Last week we spent some time talking about the theological virtue of faith. As you might recall, faith is a belief in something hoped for.
Hope gives us rest along the way.
Picture this: you are driving to somewhere in Indianapolis. You set the address on your Smartphone GPS app, a soothing, robotic voice informs you that it will take approximately two and a half hours, and you exhale in peace. As you travel, you feel rather assured. You would rest knowing that you’ve set a course and will reach it.
Dominican Father Romanus Cessario calls the theological virtue of hope the “traveler’s” virtue. It’s a virtue for those of us still on the way. It helps us feel the comfort of peaceful rest in God in difficult moments.
The difference between our GPS example and the theological virtue of hope is that “hoping” in directions can never fully put us at ease. The battery might run out, the location pin might be a few—or many—blocks off, or the car itself may not make it.
True hope in God, though, will never disappoint.
Psalm 62 reads, “My soul rests in God alone, from whom comes my salvation. God alone is my rock… my fortress; I shall never fall.”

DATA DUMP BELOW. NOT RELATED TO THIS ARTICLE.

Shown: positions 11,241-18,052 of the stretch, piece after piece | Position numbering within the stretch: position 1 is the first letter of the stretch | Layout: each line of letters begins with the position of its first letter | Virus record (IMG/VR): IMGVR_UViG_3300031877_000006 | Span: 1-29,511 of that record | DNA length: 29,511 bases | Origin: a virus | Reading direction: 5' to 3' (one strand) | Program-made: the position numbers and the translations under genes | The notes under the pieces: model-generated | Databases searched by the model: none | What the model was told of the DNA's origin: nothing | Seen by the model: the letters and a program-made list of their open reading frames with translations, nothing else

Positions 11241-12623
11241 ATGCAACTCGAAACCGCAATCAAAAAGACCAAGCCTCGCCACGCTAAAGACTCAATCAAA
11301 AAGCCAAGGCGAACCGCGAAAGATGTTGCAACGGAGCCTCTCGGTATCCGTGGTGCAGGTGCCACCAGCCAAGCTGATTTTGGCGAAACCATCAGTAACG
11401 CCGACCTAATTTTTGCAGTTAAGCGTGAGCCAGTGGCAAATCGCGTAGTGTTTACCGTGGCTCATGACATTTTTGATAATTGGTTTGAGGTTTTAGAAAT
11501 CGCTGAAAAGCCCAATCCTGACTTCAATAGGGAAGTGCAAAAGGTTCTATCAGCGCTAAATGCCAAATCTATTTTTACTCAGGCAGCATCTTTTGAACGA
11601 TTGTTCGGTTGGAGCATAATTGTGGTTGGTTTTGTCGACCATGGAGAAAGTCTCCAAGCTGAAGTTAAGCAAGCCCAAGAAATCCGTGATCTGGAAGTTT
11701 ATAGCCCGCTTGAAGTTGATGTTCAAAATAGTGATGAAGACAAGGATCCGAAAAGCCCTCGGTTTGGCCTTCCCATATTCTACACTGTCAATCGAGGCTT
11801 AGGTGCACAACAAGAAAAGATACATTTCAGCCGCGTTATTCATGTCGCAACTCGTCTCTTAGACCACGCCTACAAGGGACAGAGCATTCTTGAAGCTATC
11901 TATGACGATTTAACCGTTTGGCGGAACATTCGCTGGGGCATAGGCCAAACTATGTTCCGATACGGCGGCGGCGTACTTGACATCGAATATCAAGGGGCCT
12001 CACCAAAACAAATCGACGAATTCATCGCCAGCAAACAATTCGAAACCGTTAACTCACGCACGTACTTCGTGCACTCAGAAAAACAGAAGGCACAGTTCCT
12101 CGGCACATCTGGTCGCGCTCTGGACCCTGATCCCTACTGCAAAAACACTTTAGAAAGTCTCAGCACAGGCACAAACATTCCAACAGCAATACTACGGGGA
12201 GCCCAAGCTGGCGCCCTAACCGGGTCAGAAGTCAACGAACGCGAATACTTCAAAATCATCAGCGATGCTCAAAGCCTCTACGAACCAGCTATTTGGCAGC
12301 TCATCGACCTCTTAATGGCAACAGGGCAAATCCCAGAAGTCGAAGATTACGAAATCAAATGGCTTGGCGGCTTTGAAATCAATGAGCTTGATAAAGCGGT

Here on earth, in this life, we will move toward God as we become more faithful to Christ and his Church. However, we will never “arrive” as fully one with God until after death. Hope helps us find rest here while striving daily to get there.
Father Cessario points out four characteristics of hope.
First, hope is futuristic, because we don’t hope for what we already possess. Second, hope is always about a good thing; we don’t “hope” for something bad. Third, hope is about what is difficult. Again, we don’t hope for things that we can just do. Fourth, hope is about something that is possible. When our football team loses its first 10 games, we don’t hope for a championship. Since our faith underlies our hope, as faith increases or decreases, so can hope.
The theological virtues are about helping us prepare and attain life with God after our time here. Hope is for our future good which, though not easy, is possible.
If hope is like a GPS, then God is the destination—a destination from which we will never want to travel again.
Originally published in the South Gibson Star Times